Republicans will control 4,170 state legislative seats after last week’s elections, while Democrats will control 3,129 seats in the nation’s 98 partisan legislative chambers. Republicans picked up a net gain of 46 seats in Tuesday’s elections, while Democrats lost 46 seats, according to the latest vote counts from The Associated Press.
Independents and members of minor parties hold 71 seats, including the entire Nebraska Senate, which is nonpartisan. Nearly two weeks after Election Day, about a dozen seats remain too close to call.
“Republicans have been working for this moment for years, to have a federal government with Republican majorities and now at the state level,” said David Avella, who heads GOPAC, a group that grooms young legislative candidates. “We have to deliver on breaking down barriers to job creation, we have to deliver on putting more money in people’s pockets through tax cuts and through higher wages.”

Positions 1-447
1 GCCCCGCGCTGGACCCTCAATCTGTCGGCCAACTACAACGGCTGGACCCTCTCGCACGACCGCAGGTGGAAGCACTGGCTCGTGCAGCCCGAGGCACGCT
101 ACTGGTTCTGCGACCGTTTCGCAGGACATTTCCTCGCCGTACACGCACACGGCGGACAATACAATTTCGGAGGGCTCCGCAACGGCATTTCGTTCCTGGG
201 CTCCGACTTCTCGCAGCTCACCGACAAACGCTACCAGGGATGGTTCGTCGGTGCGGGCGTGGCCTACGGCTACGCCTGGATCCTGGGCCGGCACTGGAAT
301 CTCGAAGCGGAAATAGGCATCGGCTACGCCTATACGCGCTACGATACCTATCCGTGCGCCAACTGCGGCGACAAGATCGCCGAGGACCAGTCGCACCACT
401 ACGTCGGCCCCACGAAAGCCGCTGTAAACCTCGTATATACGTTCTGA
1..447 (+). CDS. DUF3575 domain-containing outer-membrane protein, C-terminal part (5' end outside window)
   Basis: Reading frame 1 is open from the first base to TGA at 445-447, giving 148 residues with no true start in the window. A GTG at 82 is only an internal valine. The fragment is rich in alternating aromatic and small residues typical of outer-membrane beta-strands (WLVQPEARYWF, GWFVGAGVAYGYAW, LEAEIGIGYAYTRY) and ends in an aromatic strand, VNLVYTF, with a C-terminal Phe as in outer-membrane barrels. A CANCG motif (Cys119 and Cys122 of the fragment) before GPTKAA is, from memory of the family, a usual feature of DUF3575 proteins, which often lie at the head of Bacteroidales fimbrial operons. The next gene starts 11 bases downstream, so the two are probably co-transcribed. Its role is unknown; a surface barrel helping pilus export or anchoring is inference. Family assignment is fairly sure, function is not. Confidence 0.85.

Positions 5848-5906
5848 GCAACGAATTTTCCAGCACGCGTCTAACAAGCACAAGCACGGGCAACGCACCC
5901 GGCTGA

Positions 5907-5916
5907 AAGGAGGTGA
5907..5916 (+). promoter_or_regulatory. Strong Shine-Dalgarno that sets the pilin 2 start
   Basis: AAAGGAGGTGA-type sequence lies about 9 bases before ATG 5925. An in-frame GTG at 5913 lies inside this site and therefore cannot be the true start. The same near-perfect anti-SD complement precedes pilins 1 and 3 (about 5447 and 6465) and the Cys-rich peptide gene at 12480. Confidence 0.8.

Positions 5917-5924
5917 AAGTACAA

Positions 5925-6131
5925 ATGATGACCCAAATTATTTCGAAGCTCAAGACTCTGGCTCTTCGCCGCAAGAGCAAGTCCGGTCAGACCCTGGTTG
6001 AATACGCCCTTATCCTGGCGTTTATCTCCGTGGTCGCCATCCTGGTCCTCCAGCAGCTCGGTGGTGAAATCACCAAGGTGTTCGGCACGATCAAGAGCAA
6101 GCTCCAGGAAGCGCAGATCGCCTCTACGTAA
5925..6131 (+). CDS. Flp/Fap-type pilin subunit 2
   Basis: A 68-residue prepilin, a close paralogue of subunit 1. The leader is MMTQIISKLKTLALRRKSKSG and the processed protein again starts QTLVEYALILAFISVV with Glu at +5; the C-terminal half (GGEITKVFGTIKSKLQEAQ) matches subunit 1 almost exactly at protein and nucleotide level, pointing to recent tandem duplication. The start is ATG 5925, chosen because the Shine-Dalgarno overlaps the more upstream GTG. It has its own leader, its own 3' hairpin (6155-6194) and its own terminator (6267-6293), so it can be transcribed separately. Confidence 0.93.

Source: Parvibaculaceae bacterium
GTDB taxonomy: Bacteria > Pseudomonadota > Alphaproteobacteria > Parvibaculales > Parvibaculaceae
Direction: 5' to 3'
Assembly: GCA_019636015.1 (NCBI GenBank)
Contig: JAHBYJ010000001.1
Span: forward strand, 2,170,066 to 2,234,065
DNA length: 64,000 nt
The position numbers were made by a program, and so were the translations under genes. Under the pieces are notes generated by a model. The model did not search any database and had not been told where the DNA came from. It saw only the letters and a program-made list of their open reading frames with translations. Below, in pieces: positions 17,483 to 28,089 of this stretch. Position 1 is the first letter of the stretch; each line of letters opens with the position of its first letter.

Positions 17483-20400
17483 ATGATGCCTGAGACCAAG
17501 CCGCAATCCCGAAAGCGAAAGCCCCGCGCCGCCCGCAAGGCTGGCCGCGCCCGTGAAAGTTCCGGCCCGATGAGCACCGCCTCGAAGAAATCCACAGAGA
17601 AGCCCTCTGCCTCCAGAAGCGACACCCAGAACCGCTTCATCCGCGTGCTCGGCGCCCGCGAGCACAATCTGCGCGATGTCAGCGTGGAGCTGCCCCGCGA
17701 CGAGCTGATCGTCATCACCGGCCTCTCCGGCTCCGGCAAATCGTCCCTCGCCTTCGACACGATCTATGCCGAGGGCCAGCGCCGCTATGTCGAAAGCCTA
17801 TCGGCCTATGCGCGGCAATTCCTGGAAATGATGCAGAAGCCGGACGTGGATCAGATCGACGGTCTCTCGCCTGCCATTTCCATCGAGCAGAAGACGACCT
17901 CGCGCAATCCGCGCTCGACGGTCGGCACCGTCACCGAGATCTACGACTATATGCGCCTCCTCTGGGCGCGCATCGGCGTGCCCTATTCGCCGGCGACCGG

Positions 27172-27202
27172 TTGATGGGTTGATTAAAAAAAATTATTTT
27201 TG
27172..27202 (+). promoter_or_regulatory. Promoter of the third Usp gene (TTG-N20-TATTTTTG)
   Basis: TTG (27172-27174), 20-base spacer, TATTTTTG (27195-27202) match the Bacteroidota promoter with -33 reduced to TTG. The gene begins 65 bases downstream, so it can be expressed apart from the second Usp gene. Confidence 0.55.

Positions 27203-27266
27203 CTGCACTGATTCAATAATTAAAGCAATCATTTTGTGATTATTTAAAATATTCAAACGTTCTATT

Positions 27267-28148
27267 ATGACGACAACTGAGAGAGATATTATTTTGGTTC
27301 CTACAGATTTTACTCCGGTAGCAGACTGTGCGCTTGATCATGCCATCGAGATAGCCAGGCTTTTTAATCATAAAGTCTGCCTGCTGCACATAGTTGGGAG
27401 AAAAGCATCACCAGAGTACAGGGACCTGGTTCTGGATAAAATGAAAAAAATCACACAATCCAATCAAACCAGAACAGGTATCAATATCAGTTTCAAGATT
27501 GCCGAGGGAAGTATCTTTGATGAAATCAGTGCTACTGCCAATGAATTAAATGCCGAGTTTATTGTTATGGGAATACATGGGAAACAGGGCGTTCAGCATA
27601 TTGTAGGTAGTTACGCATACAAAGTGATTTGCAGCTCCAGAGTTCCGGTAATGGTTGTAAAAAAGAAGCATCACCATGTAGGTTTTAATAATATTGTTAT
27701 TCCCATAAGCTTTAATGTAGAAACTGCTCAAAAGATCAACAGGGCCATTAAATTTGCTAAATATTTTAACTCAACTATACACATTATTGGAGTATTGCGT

The results cement a dubious legacy of Republican gains in state legislatures during President Obama’s tenure. Republicans gained more than 700 seats in the 2010 midterm elections and nearly 300 in the 2014 midterms as Obama’s approval ratings suffered. Democrats clawed back more than 100 seats in 2012, when Obama won reelection.
In total, Republicans control nearly 1,000 more legislative seats than they did when Obama took office. The Republican share of state legislative seats has grown from just under 44 percent in 2009 to 56 percent after Tuesday’s election.This problem will plague Democrats in years to come, as it depletes their roster of candidates for other offices.
Compare and contrast with earlier years.
In 2014, we put together an index to measure the electoral strength of the parties. Rather than focusing on the presidency, we broke partisan control into five categories: presidential, Senate, House, governorships, and state legislatures. We have updated our index using the mostly complete data for the 2016 elections and can conclude that the GOP is in the strongest position it has been since 1928. In many sub-categories, it is near an all-time high.A very big caveat:
The party that holds the presidency almost always loses strength, but the magnitude of that loss and how quickly it occurs is effectively random. Democrats should not be too discouraged by their present state of affairs. History teaches that it can be reversed, and rather quickly.